Take two full turns, back the tap out and inspect the area just cut. It should be smooth and align perfectly with the threads that have yet to be cut. Clean any chips from the Tap and receiver, reoil the tap and bushings and tap the receiver to full depth. Some ‘smiths like to reverse the tap every turn or so to “break the chip”. This is not necessary and only hastens wear of the Tap’s cutting edges.

Once the Tap has cleaned up the existing receiver thread, the effort required to turn it will increase greatly—at this point, you have completed truing the receiver threads. If you’re not going to use the Tap/Mandrel to true the face and/or O.D. of the receiver, back it out, remove both pilot bushings, clean the receiver of all chips and oil and you’re done.

If you are going to true the face and/or O.D. of the receiver, leave the Tap in place and note whether any of its threads protrude past the face of the receiver. If they do, you’ll have to remove the Tap from the receiver-leave the bushings in place-and carefully grind the ends of the threads closest to the Tap’s shank so they are all below the receiver’s face. This will prevent your facing tool from hitting the tap during truing of the receiver face. This alteration will probably NOT be necessary, but is described only in case you are working on a receiver that was not tapped deep enough by the factory.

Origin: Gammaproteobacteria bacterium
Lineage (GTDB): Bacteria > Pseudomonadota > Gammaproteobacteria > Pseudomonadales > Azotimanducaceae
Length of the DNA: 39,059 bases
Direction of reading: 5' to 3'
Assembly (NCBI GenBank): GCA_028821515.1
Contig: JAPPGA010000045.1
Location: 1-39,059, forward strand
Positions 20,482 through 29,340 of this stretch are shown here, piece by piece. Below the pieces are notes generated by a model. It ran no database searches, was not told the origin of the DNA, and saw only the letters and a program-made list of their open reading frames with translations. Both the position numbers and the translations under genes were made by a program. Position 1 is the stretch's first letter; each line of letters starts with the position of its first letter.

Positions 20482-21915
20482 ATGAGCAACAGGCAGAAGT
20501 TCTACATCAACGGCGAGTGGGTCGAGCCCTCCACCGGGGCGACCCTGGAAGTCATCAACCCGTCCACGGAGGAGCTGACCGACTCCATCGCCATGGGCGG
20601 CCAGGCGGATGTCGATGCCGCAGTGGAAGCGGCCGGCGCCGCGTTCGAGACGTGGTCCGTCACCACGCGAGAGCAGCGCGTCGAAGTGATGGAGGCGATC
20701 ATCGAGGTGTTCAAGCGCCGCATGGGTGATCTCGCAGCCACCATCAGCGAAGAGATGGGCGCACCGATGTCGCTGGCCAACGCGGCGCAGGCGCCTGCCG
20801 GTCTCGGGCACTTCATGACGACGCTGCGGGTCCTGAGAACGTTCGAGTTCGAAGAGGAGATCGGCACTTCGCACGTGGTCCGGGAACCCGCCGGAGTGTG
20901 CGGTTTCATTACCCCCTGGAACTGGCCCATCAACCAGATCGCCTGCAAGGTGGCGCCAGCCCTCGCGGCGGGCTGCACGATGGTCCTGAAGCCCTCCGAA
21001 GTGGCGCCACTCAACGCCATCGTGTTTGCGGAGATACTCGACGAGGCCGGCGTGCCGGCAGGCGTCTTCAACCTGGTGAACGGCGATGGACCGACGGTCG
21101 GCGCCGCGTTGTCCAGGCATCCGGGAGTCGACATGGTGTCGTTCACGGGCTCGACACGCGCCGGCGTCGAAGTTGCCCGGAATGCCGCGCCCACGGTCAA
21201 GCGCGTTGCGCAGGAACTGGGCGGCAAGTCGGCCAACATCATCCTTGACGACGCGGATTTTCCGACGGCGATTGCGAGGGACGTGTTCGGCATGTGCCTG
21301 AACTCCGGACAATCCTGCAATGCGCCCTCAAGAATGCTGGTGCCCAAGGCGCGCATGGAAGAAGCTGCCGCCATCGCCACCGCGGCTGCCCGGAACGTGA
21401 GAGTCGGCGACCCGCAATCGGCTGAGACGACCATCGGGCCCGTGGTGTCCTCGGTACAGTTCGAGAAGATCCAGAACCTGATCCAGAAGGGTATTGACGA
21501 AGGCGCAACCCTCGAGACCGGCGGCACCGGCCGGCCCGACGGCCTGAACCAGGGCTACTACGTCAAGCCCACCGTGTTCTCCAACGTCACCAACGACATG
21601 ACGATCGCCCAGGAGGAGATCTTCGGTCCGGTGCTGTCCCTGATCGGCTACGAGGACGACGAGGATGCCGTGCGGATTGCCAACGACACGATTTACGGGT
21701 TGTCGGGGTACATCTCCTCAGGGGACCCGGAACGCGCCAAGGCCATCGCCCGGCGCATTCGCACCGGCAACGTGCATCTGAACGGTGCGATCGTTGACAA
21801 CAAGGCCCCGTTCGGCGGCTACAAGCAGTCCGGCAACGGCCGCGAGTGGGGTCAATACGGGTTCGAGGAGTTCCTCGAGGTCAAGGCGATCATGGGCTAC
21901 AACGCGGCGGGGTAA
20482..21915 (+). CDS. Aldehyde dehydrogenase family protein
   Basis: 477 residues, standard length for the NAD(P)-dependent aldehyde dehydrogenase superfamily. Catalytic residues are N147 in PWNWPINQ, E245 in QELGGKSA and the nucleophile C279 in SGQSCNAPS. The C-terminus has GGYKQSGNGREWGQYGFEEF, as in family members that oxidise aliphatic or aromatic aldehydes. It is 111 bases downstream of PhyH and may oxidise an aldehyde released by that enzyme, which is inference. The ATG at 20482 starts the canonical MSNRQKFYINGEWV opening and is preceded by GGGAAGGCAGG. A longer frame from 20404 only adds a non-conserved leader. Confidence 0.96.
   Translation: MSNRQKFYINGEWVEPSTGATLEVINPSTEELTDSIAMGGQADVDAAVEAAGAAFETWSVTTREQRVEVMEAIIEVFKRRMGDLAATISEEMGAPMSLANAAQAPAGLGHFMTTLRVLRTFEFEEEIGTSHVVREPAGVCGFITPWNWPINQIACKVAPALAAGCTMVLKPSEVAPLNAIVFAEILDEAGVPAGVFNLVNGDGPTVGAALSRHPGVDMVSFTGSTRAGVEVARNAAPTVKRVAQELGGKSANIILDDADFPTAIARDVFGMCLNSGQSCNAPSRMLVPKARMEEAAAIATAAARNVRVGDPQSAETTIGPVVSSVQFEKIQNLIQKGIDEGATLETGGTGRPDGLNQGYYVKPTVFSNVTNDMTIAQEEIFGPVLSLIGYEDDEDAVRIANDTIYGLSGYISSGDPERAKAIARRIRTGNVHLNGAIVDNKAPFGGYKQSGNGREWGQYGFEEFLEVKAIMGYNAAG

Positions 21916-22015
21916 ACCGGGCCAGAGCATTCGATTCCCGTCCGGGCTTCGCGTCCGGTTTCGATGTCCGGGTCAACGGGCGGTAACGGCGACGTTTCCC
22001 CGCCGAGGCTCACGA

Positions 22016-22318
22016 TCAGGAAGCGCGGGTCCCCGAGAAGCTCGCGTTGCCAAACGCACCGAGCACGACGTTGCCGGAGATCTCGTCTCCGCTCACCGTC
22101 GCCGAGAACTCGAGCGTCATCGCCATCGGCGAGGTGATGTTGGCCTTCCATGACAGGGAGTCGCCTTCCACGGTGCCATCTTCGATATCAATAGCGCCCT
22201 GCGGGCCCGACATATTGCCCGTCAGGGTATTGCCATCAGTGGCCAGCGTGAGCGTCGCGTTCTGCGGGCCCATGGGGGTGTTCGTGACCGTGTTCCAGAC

Receiver Work in the Lathe Using the Tap as a Mandrel

With the Tap seated fully into the receiver threads, it may be used as a turning mandrel for truing the receiver face and/or O.D. The Tap/receiver assembly can be turned between centers, or can be driven by a collet with the opposite end supported by the tailstock. In either case, the tailstock must be perfectly aligned with the headstock to insure good results. The shank of the tap should be driven by the headstock, with the other end of the Tap supported by the tailstock center. This means you’ll be working close to the headstock and will need a left-hand parting tool to true the receiver face. Working this way minimizes the effects of any tailstock mis-alignment.

Make sure all elements of your set-up are snug and proceed to do your facing/O.D. work. When complete, remove the Tap from the receiver, tap out the guide bushings using a soft hammer, clean everything up and you’re done. This tool, like all tools we manufacture are guaranteed against defects in material and workmanship. It will perform the job for which it was designed when used in accordance with accepted machining principles and these guidelines. If you have ANY QUESTIONS about its use, or suggestions as to how it might be improved, please call or write us. IT’S BETTER TO ASK A QUESTION THAN TO RUIN AN EXPENSIVE RECEIVER OR TOOL.